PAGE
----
Spells and Magic of the Wild and Green Kind

This is a tale of some magic.

An elemental story.

It concerns an event that took place on Saturday in Cambridge when Robert Macfarlane and I got together for Cambridge Literary Festival to talk about the extraordinary wild life of The Lost Words.

But the story began a couple of days ago when Robert went to gather wild water for me to paint with.

Now, this is water that probably has not yet met with the shape of an otter, coming as it does from a chalk spring, rising out from the earth, pure and clear, a mirror for the sky.

Gathered into a gin bottle, nestled in the beech leaves.

Robert lives in Cambridge. I live in Pembrokeshire. Across two countries we worked closely together on making and shaping The Lost Words.

He wrote of “the moment of gathering, the landscape – in its full sense – of gathering.”

“As I filled the bottle with water for you to paint your otter with I could hear: four skylarks torrenting their song down, a woodpigeon, the rusty hinge-creak of a pheasant, a blackbird, a chaffinch, the London-Cambridge train passing a hundred yards away, a light wind in the tops of the trees around, a great tit, the clang of construction ongoing at Addenbrookes hospital, the caw of rooks, a small plane flying over…. This is very much an edgeland wood, but it is also a special place, made so by the ordinary miracle of springs rising from bedrock, and by the clarity of the water that flows through it (clear, with just a faint blue tinge; rather like gin, in fact, which is appropriate as I gathered the water into a cork-stoppered former gin bottle…), and because its interior belies in volume the extent of the wood as seen from the outside, as with all woods, really. May its springwaters flow through your brush and enter without falter onto page as otter.”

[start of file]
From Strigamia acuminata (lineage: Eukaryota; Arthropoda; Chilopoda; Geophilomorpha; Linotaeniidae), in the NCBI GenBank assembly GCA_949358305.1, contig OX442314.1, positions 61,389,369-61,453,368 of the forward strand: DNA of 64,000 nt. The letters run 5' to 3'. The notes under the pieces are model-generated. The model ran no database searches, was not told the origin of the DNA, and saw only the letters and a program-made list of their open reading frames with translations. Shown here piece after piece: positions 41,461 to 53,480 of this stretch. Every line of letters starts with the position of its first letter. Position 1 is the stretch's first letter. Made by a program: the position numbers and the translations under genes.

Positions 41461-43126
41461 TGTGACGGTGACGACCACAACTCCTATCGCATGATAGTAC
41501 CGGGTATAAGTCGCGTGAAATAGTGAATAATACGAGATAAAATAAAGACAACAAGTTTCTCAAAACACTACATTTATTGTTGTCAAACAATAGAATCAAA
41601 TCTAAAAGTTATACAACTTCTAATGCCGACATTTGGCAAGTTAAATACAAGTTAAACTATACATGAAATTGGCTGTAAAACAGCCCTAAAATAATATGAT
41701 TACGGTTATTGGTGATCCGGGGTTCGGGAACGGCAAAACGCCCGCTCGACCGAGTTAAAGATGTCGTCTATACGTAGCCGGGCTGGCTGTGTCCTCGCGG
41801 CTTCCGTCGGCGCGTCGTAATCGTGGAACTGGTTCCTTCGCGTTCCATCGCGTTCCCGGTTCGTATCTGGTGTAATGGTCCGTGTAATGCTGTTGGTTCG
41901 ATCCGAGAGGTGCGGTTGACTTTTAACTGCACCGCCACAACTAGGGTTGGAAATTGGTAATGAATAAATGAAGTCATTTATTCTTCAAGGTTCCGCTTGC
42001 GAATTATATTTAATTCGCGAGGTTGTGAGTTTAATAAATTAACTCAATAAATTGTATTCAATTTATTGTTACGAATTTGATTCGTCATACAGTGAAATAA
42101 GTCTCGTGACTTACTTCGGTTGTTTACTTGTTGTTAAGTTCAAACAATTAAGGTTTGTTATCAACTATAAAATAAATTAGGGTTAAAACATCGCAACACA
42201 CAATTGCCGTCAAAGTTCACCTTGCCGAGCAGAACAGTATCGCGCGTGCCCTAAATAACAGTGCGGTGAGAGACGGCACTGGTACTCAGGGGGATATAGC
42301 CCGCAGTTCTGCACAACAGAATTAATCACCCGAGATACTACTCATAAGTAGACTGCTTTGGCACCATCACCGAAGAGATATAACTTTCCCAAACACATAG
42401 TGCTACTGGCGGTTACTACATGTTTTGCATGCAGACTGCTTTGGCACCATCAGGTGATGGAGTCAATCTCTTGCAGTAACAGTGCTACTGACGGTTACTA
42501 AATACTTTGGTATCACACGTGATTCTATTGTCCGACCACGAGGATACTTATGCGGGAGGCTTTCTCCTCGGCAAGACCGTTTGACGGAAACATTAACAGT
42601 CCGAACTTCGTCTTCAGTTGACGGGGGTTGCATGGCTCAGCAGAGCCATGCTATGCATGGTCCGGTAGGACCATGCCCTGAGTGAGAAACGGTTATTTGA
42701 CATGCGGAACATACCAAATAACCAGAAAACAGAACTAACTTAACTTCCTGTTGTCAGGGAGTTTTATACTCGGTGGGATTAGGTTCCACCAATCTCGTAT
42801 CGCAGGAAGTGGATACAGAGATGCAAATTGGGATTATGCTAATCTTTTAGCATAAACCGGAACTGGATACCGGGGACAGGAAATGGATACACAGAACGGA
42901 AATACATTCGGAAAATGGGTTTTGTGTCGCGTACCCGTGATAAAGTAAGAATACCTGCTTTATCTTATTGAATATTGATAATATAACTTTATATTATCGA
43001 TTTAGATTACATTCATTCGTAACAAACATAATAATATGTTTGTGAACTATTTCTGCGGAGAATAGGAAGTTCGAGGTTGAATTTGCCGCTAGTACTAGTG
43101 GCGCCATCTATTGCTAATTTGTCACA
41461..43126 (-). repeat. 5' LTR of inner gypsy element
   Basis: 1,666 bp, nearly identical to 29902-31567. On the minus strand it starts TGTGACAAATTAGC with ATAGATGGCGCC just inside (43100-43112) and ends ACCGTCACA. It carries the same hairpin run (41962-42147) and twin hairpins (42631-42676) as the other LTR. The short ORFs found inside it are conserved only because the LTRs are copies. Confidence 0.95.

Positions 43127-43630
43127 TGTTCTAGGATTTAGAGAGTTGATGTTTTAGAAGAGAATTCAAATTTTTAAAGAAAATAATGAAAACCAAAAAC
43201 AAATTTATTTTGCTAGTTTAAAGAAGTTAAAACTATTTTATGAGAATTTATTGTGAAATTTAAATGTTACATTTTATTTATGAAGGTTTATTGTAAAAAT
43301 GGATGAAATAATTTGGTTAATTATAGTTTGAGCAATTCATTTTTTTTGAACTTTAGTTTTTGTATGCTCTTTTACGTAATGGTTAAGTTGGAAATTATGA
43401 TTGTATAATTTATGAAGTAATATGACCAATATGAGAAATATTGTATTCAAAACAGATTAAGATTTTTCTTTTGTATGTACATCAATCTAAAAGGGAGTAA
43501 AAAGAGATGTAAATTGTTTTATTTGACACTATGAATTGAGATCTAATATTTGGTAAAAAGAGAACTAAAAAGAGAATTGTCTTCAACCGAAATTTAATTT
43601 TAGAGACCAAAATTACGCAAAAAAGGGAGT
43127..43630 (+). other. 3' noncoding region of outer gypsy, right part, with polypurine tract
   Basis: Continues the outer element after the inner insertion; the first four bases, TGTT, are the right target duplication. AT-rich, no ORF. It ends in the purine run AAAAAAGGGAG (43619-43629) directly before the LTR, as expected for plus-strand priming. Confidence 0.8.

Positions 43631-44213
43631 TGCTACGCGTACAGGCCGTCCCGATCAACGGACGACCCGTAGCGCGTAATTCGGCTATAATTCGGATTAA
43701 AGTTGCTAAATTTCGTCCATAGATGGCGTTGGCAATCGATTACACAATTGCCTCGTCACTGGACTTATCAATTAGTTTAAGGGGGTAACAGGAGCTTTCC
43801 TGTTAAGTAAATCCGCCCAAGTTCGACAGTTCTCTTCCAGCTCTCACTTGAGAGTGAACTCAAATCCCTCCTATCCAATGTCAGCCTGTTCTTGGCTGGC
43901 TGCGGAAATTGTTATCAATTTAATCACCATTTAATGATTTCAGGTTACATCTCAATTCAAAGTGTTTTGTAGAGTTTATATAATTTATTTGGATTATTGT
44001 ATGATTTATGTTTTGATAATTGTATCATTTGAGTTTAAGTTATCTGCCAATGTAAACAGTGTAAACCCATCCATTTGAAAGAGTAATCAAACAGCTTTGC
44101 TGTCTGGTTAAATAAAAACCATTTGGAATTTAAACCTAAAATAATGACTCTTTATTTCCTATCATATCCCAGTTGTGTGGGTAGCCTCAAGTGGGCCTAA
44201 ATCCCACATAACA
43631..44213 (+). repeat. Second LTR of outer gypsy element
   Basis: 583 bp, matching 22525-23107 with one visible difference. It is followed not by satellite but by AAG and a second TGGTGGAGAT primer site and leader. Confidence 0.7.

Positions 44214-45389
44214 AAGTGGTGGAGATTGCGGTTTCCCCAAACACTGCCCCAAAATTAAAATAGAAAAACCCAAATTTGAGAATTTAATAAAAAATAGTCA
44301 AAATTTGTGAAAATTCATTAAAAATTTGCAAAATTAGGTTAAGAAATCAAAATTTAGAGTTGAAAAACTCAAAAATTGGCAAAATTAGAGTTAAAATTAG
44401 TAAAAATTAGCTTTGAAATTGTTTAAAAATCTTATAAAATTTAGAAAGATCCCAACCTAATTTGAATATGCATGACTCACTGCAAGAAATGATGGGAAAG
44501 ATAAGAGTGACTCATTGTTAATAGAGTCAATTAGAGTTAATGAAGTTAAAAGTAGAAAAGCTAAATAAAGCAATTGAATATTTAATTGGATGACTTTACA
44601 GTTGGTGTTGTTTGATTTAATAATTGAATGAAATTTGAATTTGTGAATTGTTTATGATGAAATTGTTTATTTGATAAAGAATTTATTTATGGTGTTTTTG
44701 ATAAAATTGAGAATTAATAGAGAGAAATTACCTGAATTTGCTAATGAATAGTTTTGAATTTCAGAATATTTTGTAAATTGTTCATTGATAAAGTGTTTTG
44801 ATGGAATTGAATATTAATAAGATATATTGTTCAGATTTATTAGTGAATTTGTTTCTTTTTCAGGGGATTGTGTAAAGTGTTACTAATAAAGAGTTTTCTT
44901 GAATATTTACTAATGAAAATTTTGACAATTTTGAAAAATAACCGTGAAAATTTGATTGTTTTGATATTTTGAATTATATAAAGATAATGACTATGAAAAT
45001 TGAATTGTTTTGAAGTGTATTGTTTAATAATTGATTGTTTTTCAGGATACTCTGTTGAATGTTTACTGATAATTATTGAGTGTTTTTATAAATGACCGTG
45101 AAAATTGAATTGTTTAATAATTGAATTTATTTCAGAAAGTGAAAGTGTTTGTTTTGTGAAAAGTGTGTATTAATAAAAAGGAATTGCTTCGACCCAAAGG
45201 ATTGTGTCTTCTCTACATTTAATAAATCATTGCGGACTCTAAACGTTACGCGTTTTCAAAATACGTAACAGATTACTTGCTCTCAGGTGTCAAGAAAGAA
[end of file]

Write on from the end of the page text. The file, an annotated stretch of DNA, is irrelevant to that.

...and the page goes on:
Then the water waited, caught in the blue of a Harris Gin bottle, to be freed with the mixing of ink, while my mind’s eye churned and turned with otters.

And meanwhile I struggled to work out how the otter would sit with Robert’s words on a page of heavy textured Arches watercolour paper.

I wrote the otter capitals, drove to Cambridge, where Robert inscribed the otter spell, and then, at The Cambridge Union, in front of an audience, I ground ink made from pine soot into the water from the spring at Ninewells, freeing the dark pigment to swirl, and part way through the talk, using water and ink, words and the memory of the shape of otter, unleashed a creature from the mind’s eye and onto paper.